I don’t think I was and you saying that I was doesn’t make it so.
Figured you were being less than honest about not having “time.”
I was being quite honest. I’m now probably staying up all night.
That was my point. You can’t look at the value of diversity in its inherent and un-contaminated form when assessing Grossman’s statement. You have to view it as it was being made — as opposition to a political platform of the Democratic party who use “diversity” in ways entirely divorced from the meaning you ascribe, even as reflected in the examples you provided.
Whatever. MY point was that no discussion on “diversity” is a proxy for believing that people are not equal. That’s hardly controversial. The people who promote diversity aren’t suggesting that, and the people who criticize diversity aren’t suggesting that.
Your choice is obvious and it is not based on the genetic race of the candidate.
Sure. But the corporation would never go out and say “hire me an Arab”; they’d say “we need to hire someone who understands that culture.” And the vast majority of your candidates would be of Arabic background.
That’s the difference. You apparently don’t recognize that your appreciation for “diversity” is not predicated upon what the person “is” but what the person has experienced.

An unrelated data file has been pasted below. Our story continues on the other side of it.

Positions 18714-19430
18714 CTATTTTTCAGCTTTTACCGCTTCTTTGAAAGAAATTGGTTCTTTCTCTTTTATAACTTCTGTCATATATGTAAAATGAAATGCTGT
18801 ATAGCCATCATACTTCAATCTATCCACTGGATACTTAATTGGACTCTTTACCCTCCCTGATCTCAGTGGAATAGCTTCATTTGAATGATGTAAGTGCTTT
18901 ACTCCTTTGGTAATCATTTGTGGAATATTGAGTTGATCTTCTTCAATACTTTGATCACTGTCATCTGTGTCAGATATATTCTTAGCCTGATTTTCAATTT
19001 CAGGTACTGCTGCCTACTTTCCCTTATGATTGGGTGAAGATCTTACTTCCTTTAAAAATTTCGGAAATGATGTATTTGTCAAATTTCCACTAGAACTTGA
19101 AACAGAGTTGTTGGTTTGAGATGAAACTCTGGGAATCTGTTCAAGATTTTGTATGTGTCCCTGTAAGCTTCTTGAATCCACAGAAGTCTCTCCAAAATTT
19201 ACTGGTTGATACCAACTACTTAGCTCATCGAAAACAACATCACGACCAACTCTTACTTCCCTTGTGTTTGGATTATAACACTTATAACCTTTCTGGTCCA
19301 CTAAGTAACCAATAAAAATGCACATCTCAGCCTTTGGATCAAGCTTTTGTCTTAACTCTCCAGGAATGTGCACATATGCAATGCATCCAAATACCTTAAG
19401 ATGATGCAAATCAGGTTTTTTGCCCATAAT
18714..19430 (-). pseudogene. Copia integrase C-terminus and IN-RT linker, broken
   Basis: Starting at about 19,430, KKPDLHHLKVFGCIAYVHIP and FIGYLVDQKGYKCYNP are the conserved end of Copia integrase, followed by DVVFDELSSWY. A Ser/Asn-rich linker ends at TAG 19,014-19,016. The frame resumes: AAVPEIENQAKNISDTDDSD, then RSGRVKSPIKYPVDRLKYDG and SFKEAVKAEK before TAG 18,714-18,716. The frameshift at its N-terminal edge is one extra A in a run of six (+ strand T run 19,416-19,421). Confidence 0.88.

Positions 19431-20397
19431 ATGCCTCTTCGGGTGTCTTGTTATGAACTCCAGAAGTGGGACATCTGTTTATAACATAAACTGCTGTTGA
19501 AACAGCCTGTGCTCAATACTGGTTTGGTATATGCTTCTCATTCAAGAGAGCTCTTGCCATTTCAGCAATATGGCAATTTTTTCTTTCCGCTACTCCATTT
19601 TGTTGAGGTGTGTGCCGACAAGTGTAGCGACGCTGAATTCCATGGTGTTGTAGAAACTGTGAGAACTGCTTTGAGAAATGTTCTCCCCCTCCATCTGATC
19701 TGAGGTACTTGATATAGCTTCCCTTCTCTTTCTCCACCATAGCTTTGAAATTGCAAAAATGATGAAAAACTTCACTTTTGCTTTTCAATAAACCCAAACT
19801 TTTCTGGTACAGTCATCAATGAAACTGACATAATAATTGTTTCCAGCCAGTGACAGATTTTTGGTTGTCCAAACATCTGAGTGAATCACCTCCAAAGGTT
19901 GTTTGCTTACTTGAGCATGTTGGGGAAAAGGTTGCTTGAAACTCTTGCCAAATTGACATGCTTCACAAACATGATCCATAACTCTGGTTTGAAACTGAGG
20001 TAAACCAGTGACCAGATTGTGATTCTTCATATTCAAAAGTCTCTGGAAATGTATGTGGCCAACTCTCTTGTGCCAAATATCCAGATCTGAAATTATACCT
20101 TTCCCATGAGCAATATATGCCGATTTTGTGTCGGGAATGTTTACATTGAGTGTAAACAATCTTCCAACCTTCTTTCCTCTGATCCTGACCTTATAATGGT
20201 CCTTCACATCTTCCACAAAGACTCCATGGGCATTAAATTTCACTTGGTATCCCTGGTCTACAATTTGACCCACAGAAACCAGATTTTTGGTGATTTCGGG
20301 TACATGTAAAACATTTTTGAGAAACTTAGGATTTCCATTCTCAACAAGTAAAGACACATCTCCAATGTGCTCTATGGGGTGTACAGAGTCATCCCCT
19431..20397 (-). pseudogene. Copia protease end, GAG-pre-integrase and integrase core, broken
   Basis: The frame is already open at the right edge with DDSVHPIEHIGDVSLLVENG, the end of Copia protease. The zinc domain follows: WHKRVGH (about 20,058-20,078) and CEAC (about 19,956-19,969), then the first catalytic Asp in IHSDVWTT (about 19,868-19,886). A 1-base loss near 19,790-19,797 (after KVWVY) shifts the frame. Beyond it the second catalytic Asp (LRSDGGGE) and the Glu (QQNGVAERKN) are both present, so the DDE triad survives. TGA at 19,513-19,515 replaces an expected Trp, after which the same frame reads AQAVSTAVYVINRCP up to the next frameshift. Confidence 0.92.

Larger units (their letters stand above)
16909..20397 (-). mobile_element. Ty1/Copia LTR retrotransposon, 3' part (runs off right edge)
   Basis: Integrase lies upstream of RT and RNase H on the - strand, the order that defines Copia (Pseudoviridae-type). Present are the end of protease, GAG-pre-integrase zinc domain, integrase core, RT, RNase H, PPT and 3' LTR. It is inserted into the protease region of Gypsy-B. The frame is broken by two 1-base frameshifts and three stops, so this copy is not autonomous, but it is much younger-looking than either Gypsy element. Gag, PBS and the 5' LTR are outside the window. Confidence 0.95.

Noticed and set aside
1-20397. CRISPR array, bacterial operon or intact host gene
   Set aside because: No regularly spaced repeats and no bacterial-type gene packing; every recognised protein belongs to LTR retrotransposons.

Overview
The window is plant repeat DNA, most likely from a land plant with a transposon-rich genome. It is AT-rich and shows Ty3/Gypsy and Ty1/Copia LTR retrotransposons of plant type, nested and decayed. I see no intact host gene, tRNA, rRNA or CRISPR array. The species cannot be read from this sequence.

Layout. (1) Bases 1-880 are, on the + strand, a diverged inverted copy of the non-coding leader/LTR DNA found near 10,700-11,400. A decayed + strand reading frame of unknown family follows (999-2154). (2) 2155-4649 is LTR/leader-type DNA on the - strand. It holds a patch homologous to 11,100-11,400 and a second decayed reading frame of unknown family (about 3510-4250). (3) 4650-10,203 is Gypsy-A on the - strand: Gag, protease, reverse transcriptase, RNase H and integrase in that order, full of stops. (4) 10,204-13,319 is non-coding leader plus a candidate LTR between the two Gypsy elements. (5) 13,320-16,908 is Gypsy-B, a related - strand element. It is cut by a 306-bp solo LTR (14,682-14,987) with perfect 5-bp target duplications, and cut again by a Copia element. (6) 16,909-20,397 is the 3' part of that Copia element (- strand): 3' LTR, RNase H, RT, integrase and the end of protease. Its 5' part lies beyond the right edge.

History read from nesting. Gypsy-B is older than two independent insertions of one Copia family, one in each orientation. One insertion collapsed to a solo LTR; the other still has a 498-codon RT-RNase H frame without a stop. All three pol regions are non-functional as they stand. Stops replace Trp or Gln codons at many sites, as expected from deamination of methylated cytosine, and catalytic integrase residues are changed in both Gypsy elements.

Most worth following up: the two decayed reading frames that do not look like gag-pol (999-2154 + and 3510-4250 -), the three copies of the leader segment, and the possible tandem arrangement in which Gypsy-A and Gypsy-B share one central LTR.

Pfft. I’m a stats person. I work on probabilities, not outliers. You’re working off the assumption that if you can find an exception to the rule (e.g., your white american who lived 10 years in the KSA) then you’ve disproven the value of diversity. That’s simply incorrect.
The Democratic version of “diversity” however, has nothing whatever to do with selecting a candidate based on background, experience or anything else identifiably relevant.
We continue to agree on that point, so I am not sure why you think you have to keep bringing it up.
If I create a team with the precise demographic distribution of all races, all genders (and no one will say how many of those there are) that does not mean I will have the best team for my objective.
Correct. However, if you have a team with mixed demographics, there is a higher probability that, when faced with a problem where cultural/ethnic experience is needed, that I’ll already have working for me somebody who has the needed background.
Meaning I don’t have to (a) go to management and get a headcount, (b) find a set of candidates, (c ) spend a month interviewing them, (d) make an offer (and go through a offer/counteroffer cycle), (e) have them accept the offer (and if that doesn’t happen, wash/rinse/repeat), (f) get them onboarded, before I can (g) get the input from them I need.
And if that roomful of white guys all happen to have resumes establishing exceedingly high market share of African Americans regarding the products they represent
Then I got lucky. But the probability is that I will not.
This remark by you clearly reflects that judge ability according to race.
Incorrect. I am again working on probability. The roomful of white guys is less likely to have the experience needed.